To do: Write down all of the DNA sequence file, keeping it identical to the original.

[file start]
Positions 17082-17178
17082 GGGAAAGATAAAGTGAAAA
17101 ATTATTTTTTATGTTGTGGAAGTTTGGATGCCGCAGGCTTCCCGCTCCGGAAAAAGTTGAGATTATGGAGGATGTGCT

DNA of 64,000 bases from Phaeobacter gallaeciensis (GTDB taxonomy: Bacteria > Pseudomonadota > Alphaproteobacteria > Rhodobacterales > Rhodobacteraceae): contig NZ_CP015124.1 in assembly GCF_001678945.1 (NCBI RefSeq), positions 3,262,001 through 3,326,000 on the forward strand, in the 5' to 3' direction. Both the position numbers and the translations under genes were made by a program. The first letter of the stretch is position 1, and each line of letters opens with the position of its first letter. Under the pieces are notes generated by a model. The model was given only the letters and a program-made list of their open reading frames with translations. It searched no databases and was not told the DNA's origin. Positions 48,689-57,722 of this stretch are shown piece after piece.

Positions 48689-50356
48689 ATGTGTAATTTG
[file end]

Positions 17082-17178
17082 GGGAAAGATAAAGTGAAAA
17101 ATTATTTTTTATGTTGTGGAAGTTTGGATGCCGCAGGCTTCCCGCTCCGGAAAAAGTTGAGATTATGGAGGATGTGCT

DNA of 64,000 bases from Phaeobacter gallaeciensis (GTDB taxonomy: Bacteria > Pseudomonadota > Alphaproteobacteria > Rhodobacterales > Rhodobacteraceae): contig NZ_CP015124.1 in assembly GCF_001678945.1 (NCBI RefSeq), positions 3,262,001 through 3,326,000 on the forward strand, in the 5' to 3' direction. Both the position numbers and the translations under genes were made by a program. The first letter of the stretch is position 1, and each line of letters opens with the position of its first letter. Under the pieces are notes generated by a model. The model was given only the letters and a program-made list of their open reading frames with translations. It searched no databases and was not told the DNA's origin. Positions 48,689-57,722 of this stretch are shown piece after piece.

Positions 48689-50356
48689 ATGTGTAATTTG